Sasha Baron Cohen’s thoughts on social media and tech industry responsibilities


“Greatest Propaganda Machine in History”

More » BBC, The Daily Beast, ZDNet, The Times of Israel

Facebook app has been secretly accessing iPhone and iPad cameras

Most would call it a bug. I suspect, behind closed doors, Facebook secretly calls it a feature. Facebook has yet to post an official response.

Roland Moore-Colyer, writing for The Inquirer »

And it seems to be down to how the Facebook app handles access to iPhone and iPad cameras in the latest version of iOS 13. To squash the bug for the time being, iPhone and iPad users can simply remove the Facebook app’s camera access in the device settings, or just purge the app from their iGadgets completely.

If you’re into conspiracy theories, you might argue that this was a deliberate move by Facebook to gobble up more user data. And we’d not blame you given the data handling mess that came to light last year with the Cambridge Analytica data-sharing scandal, as well as other borks by Facebook in keeping its user data private.

More » CNET, The Guardian, TechCrunch, The Hacker News

Facebook to pay maximum UK fine in Cambridge Analytica scandal

Facebook has agreed to pay a £500,000 fine, the maximum allowed by the UK’s data protection watchdog, for its role in the Cambridge Analytica scandal. Facebook last year had appealed the penalty.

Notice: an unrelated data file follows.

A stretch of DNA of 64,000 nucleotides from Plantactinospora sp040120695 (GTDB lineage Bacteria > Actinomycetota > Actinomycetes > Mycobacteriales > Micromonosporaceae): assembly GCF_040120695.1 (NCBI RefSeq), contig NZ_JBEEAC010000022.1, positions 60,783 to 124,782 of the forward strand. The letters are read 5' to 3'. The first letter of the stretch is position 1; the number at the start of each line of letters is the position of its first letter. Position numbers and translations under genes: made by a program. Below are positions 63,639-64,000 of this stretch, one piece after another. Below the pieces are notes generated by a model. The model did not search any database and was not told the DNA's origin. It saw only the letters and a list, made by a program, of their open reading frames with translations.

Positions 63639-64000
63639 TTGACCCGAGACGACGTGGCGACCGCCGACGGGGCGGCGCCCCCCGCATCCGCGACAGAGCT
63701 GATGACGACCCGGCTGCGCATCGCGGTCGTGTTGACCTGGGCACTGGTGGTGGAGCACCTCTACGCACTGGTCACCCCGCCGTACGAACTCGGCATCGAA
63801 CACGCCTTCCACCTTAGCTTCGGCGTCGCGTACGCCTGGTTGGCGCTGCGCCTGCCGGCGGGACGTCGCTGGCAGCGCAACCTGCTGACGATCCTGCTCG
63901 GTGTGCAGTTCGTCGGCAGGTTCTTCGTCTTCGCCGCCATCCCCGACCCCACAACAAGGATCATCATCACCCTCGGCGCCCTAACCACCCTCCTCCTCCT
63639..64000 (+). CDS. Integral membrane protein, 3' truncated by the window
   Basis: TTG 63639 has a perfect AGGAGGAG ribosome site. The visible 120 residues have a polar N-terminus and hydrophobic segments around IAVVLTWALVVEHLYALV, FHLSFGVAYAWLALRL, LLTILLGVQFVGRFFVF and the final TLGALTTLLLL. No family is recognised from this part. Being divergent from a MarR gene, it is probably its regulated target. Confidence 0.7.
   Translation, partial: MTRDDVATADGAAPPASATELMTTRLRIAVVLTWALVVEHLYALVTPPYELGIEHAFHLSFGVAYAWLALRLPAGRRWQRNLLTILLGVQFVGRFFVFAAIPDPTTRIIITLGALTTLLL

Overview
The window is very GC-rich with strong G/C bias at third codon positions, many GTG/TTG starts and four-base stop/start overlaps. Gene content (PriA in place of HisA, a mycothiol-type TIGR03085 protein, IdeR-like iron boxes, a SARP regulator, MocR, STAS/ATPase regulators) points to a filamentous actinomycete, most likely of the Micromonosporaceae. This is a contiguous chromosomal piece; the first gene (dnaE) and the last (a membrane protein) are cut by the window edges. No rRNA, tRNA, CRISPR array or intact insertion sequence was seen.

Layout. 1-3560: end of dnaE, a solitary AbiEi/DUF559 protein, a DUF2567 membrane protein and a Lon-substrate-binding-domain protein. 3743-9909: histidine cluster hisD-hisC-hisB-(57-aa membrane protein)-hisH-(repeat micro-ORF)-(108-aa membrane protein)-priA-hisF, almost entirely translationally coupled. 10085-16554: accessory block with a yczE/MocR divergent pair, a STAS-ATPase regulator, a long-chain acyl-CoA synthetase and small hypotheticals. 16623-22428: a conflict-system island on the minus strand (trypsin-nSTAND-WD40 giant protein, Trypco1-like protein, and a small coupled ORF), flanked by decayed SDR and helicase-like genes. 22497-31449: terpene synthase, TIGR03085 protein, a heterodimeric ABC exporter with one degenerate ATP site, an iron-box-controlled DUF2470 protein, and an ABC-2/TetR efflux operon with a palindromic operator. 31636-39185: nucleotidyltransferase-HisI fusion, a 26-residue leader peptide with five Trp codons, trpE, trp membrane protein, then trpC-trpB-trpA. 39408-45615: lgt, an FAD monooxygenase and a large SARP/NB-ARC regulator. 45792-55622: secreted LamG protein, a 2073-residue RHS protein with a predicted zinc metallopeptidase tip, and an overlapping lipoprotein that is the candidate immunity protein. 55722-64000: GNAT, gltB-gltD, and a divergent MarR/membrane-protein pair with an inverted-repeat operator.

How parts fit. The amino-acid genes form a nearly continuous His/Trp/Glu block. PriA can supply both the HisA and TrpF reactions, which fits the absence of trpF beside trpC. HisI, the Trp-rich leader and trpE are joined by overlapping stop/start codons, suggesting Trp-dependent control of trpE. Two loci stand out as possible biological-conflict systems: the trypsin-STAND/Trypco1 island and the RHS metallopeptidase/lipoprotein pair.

Reuters » 

Facebook has agreed to pay a 500,000 pound ($644,000) fine for breaches of data protection law related to the harvesting of data by consultancy Cambridge Analytica, Britain’s information rights regulator said on Wednesday.


The fine may be small for a company worth $540 billion, but it is the maximum the Information Commissioner’s Office (ICO) could issue and represents the first move by a regulator to punish Facebook over the Cambridge Analytica scandal.

The ICO issued the fine last year after it said data from at least 1 million British users had been among the information harvested by the researcher and used for political purposes.

Read more »

ICO Statement

More » The Register, BBC, The Mac Observer, The Inquirer, The Guardian, NPR, TechCrunch, CNET, ZDNet, Security Affairs


EU’s top court rules Facebook can be forced to remove illegal content worldwide (Updated)

The ruling means social media platforms, like Facebook, now have the added responsibility of patrolling their own sites and networks for content ruled illegal.

Foo Yun Chee, writing for Reuters »

Facebook can be ordered to police and remove illegal content worldwide, Europe’s top court said on Thursday, in a landmark ruling that rights advocates say could allow authoritarian regimes to silence critics.

The ruling came just a week after the same court told Google that it does not have to apply Europe’s “right to be forgotten” law globally, garnering praise from freedom of speech advocates as courts try and figure out just how much responsibility for content platforms should have.